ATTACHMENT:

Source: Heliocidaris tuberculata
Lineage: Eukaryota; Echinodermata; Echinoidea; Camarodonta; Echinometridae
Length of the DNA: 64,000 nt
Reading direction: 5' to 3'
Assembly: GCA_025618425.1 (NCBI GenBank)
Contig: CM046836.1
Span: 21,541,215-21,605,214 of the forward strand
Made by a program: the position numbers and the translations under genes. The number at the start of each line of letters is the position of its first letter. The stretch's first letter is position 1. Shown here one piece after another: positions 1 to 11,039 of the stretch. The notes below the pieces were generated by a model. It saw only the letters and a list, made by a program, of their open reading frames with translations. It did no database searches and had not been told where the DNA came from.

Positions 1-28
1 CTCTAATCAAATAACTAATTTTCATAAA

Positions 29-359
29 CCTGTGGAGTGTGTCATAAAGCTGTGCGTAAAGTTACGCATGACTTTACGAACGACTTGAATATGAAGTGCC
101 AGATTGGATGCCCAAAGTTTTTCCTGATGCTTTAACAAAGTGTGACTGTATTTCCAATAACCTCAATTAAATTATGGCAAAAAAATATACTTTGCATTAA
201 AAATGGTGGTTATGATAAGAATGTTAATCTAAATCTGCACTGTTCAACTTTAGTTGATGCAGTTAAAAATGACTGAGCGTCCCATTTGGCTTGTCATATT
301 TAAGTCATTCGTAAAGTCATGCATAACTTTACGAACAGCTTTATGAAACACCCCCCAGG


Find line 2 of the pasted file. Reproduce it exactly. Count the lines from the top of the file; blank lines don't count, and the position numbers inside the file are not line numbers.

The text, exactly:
Lineage: Eukaryota; Echinodermata; Echinoidea; Camarodonta; Echinometridae